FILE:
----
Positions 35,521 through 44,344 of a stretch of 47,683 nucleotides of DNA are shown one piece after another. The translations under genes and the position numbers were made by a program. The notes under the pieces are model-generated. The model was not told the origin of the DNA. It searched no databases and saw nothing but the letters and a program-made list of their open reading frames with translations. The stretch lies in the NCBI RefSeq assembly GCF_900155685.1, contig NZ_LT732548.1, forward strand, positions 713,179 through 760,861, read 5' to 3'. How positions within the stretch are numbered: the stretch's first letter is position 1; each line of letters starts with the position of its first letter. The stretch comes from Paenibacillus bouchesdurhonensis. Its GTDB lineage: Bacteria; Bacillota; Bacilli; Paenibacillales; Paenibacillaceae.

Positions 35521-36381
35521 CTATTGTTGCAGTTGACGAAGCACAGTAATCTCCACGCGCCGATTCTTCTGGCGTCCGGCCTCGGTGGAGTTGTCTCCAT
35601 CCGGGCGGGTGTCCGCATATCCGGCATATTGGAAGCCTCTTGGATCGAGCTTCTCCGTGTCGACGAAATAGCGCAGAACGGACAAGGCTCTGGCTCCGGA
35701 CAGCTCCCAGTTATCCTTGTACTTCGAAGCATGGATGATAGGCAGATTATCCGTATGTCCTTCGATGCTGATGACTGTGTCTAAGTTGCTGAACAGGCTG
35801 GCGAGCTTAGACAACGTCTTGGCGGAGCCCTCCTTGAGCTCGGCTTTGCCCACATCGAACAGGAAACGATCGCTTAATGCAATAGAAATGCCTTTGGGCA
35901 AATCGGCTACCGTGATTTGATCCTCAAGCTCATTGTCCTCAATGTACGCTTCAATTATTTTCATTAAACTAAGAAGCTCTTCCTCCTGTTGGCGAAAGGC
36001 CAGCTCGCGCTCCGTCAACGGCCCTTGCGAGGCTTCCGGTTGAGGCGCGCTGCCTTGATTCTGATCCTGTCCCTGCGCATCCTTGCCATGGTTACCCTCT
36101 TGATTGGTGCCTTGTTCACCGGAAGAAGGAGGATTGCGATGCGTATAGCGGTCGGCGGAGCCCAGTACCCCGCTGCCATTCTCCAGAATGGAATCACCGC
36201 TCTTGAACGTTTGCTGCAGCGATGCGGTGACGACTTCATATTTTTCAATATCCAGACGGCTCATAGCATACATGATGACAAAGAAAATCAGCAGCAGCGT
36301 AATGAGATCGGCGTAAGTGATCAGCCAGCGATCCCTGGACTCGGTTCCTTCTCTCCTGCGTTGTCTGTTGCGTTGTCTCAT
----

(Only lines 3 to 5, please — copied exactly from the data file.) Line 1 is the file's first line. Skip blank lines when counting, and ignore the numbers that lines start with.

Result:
35521 CTATTGTTGCAGTTGACGAAGCACAGTAATCTCCACGCGCCGATTCTTCTGGCGTCCGGCCTCGGTGGAGTTGTCTCCAT
35601 CCGGGCGGGTGTCCGCATATCCGGCATATTGGAAGCCTCTTGGATCGAGCTTCTCCGTGTCGACGAAATAGCGCAGAACGGACAAGGCTCTGGCTCCGGA
35701 CAGCTCCCAGTTATCCTTGTACTTCGAAGCATGGATGATAGGCAGATTATCCGTATGTCCTTCGATGCTGATGACTGTGTCTAAGTTGCTGAACAGGCTG